New Hope for an Endangered Flower
The Holmgren milkvetch is a desert masterpiece and a scientific wonder, and it can only be found in one place on Earth.
Washington County is a vibrant hub of biodiversity, where several major ecosystems converge and create rich habitat for many rare plant and animal species. As human population expands across this treasured landscape, undeveloped land becomes scarce and, consequently, nature suffers.
Holmgren milkvetch, a unique and rare desert flower found nowhere else in the world, is one of the most recent species to suffer from the region’s unprecedented habitat loss.
The Great Save
In the fall of 2015, a group of dedicated individuals from federal and state agencies, universities, and The Nature Conservancy in Utah collaborated to protect this threatened plant species, covering a wide array of activities from research to habitat acquisition.
One of these activities was “The Great Save,” a volunteer event during which 25 people collected approximately 50,000 seeds from 800 acres of Holmgren milkvetch habitat scheduled for development. Once the seeds were collected, they were stored for various purposes. Some were planted to establish new plants near St. George in January 2016.
What is Holmgren Milkvetch?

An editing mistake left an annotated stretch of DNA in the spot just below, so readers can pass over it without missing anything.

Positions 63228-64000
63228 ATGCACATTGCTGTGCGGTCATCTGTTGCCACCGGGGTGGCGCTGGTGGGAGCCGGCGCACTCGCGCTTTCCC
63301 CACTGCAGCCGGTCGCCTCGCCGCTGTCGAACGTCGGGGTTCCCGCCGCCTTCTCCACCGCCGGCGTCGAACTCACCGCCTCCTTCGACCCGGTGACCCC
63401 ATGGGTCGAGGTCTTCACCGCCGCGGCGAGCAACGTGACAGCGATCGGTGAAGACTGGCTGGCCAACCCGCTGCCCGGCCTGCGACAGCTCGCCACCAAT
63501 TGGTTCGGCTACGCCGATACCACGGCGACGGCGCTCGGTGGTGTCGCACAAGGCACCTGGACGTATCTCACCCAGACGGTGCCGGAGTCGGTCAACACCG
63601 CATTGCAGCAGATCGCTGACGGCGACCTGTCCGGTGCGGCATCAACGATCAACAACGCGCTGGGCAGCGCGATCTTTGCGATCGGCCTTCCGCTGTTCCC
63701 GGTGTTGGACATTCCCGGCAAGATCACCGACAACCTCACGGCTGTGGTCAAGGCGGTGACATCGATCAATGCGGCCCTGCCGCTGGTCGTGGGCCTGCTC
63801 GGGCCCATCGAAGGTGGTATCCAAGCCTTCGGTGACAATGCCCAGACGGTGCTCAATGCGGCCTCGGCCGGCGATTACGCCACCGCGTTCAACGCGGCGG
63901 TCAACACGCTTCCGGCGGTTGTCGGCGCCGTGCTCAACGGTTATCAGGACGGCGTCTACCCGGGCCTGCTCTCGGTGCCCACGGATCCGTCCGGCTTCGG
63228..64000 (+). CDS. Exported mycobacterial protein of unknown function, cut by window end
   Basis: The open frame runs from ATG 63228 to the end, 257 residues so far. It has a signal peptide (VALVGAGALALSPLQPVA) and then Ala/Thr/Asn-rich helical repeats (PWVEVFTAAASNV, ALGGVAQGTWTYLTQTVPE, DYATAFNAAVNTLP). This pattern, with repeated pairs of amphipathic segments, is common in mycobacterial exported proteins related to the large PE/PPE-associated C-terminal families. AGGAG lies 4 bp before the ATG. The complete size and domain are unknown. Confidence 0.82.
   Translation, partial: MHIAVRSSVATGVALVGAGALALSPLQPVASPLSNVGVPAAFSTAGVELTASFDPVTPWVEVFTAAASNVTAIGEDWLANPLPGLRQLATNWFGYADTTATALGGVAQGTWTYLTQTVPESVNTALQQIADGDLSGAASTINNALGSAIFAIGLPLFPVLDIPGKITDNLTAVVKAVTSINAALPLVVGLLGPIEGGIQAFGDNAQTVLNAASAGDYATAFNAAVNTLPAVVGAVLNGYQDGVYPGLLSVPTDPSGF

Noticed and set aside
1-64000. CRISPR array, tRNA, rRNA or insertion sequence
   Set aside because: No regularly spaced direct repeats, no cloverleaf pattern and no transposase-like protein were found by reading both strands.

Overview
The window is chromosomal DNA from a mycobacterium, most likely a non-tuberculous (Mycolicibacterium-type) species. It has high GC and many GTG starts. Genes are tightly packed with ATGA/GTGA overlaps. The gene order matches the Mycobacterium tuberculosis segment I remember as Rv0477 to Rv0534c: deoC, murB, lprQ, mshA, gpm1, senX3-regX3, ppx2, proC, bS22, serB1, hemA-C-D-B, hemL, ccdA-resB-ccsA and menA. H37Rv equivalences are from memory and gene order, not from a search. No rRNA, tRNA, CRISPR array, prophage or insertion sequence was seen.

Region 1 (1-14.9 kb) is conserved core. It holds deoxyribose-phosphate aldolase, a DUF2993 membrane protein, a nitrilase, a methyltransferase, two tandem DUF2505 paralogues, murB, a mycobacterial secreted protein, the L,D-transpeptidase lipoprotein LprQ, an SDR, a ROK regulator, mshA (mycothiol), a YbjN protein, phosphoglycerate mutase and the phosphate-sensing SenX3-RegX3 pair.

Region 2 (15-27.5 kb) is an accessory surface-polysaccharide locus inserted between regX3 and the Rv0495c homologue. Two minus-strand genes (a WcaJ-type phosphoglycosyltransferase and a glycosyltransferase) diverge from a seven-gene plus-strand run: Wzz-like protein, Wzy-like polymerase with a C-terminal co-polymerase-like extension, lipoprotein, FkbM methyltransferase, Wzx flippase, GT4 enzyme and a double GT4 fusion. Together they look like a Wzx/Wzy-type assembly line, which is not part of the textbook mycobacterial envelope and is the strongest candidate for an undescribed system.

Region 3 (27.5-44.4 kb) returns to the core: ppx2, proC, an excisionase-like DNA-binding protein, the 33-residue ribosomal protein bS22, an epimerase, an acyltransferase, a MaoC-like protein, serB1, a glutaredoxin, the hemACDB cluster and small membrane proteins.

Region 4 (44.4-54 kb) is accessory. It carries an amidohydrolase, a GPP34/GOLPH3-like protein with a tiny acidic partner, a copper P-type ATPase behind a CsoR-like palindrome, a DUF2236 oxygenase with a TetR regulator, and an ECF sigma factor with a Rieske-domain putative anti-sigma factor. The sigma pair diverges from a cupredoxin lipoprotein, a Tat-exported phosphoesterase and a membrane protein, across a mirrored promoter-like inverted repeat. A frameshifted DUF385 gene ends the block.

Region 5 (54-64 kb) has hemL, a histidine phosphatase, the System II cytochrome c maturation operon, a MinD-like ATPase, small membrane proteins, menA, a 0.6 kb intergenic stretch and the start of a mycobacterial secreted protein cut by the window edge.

Holmgren milkvetch is a critically endangered perennial herb that can only be found in a tiny section of the northern Mojave Desert between Utah and Arizona.
This rare flower has won the hearts of many plant enthusiasts due to its unique adaptations and delicate beauty. Unlike many flowers, Holmgren milkvetch lives close to the ground, its leaves growing flat upon the desert floor. In the spring, its flowers bloom, producing striking pink pea flowers.
The plant is dependent on a healthy seed bank and ground-nesting bees for persistence. Disturbance of the surrounding soil, from activities as varied as cattle grazing to weed invasion, poses serious threats to its survival.
Understanding Its Future
To understand the Holmgren milkvetch’s future viability Dr. Renée Van Buren and Ally Searle, from Utah Valley University, and Dr. Susan Meyer from the USDA Shrub Sciences Lab analyzed more than 23 years of research on the desert flower and its unique adaptations and wrote a Population Viability Analysis report. The plant is in a downward trend, but the scientists’ report recommended a number of best land management practices to increase its chances.
Following one of their recommendations, volunteers planted some of the seeds collected during “The Great Save” to supplement the existing population on 14 acres of protected habitat owned by the Conservancy. In this new location, Holmgren milkvetch will be protected from disturbance.
A Second Chance at Survival
Thanks to the efforts of many dedicated individuals and caring donors, many are hopeful that the milkvetch will survive well into the future.